Today I'm taking a break from OCS (and Lync, and Exchange, and SBS…wow, did I fracture this blog too much?).
To bring you a warning.
As I may have mentioned before, we use and recommend the Sitefinity CMS for business websites. It's very reliable, easy to use, costs much less than other enterprise CMSes, and is built on Microsoft”s ASP.NET technology.
Recently however, a vulnerability in ASP.NET has been found.
Don't Panic! It's Hard to Exploit
Vulnerabilities are found all the time on the Web – that's nothing new. This one allows an attacker, if they have plenty of time, to hammer on a website until it cracks. And not just any crack – the vulnerability is located in a cryptography oracle. Meaning the attacker has to send data to the site, get a padding error,adjust the data and resend. Over and over…until he doesn't get a padding error.
Then he's able to decrypt the data he gets back,and gain access to the site.
I'm posting about it because it affects Sitefinity 3.7, the CMS version most of our clients use. (Sitefinity 4.0, still in beta, is not at risk.) We're alerting all our clients in fact, by publishing a blog post of our own about the vulnerability here:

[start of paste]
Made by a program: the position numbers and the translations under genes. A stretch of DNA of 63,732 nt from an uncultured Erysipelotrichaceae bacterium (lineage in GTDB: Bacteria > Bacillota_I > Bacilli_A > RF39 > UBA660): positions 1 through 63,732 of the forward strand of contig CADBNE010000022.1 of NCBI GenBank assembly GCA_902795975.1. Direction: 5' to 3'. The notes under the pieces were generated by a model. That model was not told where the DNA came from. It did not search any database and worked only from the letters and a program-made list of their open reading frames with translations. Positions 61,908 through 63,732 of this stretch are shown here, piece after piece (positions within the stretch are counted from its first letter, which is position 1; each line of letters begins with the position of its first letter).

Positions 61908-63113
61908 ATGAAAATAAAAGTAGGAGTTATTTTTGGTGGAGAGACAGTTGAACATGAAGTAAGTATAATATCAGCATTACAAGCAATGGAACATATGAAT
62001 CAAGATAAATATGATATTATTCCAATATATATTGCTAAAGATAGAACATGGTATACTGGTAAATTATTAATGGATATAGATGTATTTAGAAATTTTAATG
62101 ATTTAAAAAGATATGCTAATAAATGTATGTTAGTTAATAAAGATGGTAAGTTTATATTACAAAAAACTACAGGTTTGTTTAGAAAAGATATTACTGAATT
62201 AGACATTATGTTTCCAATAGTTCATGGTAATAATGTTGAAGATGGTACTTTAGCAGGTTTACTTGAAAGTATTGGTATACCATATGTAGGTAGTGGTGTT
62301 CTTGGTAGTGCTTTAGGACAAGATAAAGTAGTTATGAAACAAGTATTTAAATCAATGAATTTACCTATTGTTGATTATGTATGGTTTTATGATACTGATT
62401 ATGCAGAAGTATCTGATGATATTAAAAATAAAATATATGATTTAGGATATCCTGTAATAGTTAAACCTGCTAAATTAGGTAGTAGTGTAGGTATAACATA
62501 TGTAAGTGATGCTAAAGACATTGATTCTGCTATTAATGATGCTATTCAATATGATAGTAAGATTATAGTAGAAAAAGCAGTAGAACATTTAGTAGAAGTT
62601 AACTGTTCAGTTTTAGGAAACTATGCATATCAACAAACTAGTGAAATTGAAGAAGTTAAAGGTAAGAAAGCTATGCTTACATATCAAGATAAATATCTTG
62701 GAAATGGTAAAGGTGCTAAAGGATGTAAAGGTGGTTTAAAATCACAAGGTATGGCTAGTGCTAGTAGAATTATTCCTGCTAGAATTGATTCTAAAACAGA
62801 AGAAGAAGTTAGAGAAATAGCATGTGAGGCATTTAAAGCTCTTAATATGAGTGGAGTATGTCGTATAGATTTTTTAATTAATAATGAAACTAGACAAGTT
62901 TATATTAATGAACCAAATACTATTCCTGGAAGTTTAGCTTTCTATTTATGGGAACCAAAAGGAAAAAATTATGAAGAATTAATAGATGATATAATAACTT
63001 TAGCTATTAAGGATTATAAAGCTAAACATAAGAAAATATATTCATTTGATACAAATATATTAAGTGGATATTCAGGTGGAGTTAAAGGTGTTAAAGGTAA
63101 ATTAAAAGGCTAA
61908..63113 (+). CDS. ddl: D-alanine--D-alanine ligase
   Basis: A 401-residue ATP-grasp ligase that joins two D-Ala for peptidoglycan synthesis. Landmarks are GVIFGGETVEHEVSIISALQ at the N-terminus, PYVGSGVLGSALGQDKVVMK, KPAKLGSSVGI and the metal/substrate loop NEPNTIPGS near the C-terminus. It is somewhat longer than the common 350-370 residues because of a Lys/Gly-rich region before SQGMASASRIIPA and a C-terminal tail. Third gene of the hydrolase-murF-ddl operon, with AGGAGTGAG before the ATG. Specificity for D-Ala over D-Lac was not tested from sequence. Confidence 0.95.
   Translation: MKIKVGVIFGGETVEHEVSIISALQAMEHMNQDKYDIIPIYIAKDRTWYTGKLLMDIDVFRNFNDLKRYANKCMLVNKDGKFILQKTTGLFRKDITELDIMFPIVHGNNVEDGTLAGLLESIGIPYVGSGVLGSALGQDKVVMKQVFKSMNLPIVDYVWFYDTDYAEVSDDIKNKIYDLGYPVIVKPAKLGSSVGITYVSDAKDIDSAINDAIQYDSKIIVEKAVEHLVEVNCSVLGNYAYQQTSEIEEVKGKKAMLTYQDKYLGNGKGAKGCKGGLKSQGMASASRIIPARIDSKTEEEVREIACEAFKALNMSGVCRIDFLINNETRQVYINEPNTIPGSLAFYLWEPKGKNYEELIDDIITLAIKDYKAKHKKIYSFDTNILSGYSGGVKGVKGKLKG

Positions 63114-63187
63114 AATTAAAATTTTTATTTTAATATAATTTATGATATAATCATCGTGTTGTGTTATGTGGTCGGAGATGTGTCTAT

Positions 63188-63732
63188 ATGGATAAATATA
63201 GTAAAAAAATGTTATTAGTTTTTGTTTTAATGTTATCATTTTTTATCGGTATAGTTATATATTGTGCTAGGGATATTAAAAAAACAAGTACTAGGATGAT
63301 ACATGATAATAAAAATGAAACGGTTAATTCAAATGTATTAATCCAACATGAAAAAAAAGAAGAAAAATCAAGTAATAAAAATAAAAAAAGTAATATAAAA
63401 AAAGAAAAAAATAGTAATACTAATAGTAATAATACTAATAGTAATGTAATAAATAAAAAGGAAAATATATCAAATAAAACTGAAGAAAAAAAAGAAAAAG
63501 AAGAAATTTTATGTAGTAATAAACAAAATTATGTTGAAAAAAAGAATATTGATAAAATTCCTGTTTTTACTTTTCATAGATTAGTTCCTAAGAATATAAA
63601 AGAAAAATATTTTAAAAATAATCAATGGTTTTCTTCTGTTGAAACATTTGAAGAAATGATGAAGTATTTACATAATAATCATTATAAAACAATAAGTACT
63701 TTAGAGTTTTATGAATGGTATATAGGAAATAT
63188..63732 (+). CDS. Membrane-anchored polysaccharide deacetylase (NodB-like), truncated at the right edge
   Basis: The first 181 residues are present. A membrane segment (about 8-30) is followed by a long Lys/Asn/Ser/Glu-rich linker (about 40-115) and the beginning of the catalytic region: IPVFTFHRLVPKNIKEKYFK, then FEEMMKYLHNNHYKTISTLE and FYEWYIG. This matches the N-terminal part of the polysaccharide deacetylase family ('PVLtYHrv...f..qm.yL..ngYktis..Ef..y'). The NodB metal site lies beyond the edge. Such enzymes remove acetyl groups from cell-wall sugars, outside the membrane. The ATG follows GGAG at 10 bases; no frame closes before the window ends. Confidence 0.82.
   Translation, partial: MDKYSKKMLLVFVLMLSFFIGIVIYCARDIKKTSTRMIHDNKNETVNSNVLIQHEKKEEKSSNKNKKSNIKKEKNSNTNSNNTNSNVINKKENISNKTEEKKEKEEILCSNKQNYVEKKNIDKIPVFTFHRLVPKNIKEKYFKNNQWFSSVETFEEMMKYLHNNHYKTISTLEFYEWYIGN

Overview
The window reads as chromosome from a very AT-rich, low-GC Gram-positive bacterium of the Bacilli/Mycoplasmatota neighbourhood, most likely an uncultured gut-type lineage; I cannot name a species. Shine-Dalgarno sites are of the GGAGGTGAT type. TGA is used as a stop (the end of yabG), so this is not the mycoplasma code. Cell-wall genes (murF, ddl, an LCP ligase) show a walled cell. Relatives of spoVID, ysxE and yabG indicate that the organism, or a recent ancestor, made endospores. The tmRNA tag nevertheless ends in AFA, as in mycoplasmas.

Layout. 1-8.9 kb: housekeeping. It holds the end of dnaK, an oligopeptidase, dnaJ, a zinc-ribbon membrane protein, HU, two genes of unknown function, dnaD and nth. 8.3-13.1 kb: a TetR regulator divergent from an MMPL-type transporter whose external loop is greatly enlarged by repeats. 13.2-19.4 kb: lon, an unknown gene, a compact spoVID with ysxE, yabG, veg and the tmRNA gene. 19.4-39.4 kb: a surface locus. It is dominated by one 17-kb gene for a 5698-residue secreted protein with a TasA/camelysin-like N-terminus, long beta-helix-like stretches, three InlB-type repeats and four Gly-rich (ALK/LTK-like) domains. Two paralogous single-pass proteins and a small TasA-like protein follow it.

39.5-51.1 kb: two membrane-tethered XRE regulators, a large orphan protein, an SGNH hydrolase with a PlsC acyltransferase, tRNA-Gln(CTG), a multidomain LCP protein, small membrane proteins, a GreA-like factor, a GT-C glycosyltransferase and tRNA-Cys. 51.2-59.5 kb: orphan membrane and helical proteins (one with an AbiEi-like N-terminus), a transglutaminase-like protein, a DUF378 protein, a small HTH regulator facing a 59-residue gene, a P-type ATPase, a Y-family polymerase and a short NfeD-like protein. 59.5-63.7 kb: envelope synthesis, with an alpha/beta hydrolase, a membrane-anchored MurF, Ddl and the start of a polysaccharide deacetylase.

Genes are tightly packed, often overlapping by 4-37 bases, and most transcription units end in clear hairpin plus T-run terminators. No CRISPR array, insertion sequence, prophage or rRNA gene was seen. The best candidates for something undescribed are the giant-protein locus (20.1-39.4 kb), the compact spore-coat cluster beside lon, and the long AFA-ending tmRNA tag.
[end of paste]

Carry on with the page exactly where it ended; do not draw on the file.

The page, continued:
However, since this is an ASP.NET error, any server running it & any application using it is potentially vulnerable. If that's you, then you're in need of a fix.
There's a Well-Documented Workaround and a Microsoft Patch Available
The blog post I just mentioned contains a workaround. Originally published by Scott Guthrie at his blog, it details a couple code changes that block the error messages attackers try to exploit.
Also, a Microsoft patch was just released today. The related security bulletin is here:
Microsoft Security Bulletin – Vulnerability in ASP.NET Could Allow Information Disclosure
It looks like most versions of Windows XP, Windows Server 2003 and 2008, and Windows 7 are affected. The patch is available in the Microsoft Download Center.
Whether you apply the workaround or the MS patch, back up the system being updated first! This is an important patch, and should work fine. But you never know!